MUMBAI (Reuters) - India’s Reliance Communications Ltd outlined on Tuesday a plan to cut its debt by 390 billion rupees ($6.09 billion) underpinned by the sale of assets for which some non-binding offers had already been made.
The plan, which sent the company’s shares soaring, expands on one it announced in late October. Reliance Communications (RCom) said on Tuesday it would involve no write-offs to lenders or bondholders, nor conversion of debt to equity.
The firm will exit the “strategic debt restructuring” process that allows lenders to conduct takeovers by swapping loans for equity, Anil Ambani, the businessman backing the company, told a news conference on Tuesday.
Foreign lenders have supported the plan, and RCom has received non-binding offers for some of assets, through whose sales it hoped to raise about 250 billion rupees by March, he added.
The announcement sent the company’s shares up to almost 40 percent, and marks its latest attempt to remove a big cloud hanging over what was once the flagship of Ambani’s business empire but has been hit with concerns about its ability to repay its debt after failing to pay interest on some of it.
Rising competition in India’s telecom sector, including the entry of start-up Jio - backed by Anil Ambani’s brother Mukesh - has trimmed margins in India’s telecom sector to wafer-thin levels.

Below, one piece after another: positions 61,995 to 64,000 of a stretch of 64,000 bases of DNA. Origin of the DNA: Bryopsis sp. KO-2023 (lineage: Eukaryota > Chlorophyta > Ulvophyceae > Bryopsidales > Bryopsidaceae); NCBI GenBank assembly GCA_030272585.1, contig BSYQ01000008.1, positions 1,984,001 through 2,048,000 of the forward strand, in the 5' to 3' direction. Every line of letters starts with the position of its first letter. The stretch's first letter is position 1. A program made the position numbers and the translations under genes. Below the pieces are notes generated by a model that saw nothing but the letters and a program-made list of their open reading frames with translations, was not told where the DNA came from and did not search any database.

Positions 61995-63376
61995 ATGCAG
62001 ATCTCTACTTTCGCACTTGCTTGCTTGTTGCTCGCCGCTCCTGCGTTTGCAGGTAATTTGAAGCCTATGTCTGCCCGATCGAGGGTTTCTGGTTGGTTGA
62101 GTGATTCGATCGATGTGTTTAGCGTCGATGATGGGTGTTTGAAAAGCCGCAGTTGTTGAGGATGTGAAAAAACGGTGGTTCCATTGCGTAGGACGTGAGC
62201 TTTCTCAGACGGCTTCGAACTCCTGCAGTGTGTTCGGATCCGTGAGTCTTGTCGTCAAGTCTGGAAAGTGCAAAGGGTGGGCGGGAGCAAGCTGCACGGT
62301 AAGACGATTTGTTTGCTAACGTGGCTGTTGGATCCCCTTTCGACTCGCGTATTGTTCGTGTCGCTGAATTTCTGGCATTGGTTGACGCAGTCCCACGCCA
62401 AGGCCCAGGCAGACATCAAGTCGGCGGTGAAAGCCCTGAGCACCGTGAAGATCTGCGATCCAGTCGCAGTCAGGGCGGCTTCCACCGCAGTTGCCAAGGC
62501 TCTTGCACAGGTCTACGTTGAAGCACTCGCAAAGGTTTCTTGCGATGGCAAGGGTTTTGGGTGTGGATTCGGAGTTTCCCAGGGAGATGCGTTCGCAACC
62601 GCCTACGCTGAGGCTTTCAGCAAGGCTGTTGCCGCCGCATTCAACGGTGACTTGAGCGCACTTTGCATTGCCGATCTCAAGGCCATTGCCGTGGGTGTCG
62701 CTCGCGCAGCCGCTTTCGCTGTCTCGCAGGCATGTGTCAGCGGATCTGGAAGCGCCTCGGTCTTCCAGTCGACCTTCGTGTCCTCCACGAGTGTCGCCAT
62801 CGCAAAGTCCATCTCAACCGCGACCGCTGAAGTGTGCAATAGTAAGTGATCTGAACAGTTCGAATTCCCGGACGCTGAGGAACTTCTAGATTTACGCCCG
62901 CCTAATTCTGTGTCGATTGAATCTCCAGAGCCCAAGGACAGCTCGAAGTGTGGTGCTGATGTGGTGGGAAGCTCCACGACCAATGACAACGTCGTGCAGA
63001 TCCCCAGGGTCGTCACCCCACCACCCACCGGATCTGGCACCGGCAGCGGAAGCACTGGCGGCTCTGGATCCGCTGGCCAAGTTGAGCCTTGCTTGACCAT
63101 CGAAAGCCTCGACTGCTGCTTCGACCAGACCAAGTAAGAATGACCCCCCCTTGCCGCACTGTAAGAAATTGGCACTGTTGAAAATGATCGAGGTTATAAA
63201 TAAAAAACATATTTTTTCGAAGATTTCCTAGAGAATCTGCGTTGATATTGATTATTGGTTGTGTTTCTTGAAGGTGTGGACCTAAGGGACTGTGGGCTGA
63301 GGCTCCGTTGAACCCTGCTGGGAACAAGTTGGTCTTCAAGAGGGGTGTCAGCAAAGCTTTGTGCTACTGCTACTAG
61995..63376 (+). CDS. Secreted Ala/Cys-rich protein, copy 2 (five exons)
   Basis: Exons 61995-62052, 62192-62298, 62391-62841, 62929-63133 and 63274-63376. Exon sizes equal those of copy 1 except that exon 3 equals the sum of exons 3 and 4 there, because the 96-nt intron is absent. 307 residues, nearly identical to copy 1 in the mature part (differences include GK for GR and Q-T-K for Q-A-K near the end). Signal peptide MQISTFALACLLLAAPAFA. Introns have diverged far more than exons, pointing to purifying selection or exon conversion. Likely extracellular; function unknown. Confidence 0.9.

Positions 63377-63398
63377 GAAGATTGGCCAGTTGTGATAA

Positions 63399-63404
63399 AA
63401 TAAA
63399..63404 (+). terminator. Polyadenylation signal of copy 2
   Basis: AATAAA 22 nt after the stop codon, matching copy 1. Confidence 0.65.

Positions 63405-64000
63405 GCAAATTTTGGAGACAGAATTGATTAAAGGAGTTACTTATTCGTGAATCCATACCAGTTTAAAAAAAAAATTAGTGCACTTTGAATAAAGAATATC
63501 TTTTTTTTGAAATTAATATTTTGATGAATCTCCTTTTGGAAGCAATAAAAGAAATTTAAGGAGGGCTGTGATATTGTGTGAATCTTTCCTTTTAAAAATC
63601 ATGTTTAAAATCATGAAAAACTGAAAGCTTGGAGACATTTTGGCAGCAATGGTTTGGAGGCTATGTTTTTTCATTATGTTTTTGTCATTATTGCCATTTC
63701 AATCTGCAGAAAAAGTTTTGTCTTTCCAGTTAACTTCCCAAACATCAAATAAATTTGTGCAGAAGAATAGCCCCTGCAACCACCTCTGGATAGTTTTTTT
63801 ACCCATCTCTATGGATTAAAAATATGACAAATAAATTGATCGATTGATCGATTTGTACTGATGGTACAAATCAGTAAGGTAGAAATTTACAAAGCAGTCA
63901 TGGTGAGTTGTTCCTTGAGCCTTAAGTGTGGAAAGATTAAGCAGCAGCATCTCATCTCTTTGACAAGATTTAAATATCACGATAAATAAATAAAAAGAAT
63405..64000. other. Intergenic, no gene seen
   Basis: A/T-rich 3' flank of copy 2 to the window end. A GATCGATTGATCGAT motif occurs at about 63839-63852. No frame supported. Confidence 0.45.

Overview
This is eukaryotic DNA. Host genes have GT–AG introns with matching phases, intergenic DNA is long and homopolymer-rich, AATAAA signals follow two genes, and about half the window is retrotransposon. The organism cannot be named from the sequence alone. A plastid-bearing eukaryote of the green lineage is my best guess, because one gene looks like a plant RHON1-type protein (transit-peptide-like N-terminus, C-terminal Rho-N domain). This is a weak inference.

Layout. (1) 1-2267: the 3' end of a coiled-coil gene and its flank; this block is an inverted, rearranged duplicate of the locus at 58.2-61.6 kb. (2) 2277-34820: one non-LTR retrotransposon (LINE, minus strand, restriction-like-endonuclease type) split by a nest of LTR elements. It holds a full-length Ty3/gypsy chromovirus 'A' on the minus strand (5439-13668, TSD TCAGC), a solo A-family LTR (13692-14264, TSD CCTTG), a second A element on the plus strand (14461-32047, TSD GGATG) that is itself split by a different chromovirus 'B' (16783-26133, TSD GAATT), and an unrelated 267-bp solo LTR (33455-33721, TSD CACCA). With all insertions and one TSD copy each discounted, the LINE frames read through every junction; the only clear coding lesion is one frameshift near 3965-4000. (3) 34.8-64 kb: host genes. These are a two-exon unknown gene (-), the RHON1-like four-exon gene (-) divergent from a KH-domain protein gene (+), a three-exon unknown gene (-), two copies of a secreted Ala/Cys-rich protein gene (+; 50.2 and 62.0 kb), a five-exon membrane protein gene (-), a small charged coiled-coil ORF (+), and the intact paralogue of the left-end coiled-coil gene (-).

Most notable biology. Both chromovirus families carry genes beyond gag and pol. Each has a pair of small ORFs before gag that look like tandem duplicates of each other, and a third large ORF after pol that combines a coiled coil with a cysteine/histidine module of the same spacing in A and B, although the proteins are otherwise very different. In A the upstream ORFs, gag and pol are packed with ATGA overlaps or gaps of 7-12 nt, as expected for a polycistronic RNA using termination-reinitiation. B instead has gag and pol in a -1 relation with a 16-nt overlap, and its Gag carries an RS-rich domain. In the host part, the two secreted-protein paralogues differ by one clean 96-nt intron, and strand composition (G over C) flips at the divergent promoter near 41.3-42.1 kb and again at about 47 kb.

Competing in it would require “a pipeline into the Reserve Bank of India’s printing press,” Anil Ambani said at a news briefing in Mumbai.
“It is a guzzler of currency... It has engulfed many, many people and many many companies.”
RCom had net debt of 450 billion rupees at the end of October, according to a slide presented on Tuesday, putting it among India’s most indebted companies.
As part of Tuesday’s plan, RCom will shift 100 billion rupees of its debt into a special purpose vehicle that will develop the company’s real estate assets in the suburbs of Mumbai.
RCom will also receive investments from private equity companies, helping further reduce debt, Ambani added, without providing details.
The asset sales would help RCom reduce its debt to below 60 billion rupees, he said, estimating the remaining enterprise-focused business’ value at 150 billion rupees.
RCom has previously tried and failed to cut its debt, including through merging with fellow telecoms operator Aircel and by selling a stake in the firm to Canada’s Brookfield.
Its shares slid to record lows after it presented its last plan in October.
Lenders and business partners have taken it to court after it missed debt payments.
China Development Bank last month initiated insolvency proceedings, saying a large amount of principal and interest from RCom was overdue. The lender was not immediately available for comment outside of business hours.
Ambani did not say whether CDB had signed off on the new plan, but noted he had landed at 4 a.m. from Beijing without explaining the reason for his visit to China.
($1 = 64.0600 rupees)
Additional reporting by Abhirup Roy and Antara Kumar; Writing by Zeba Siddiqui; Editing by Muralikumar Anantharaman and John Stonestreet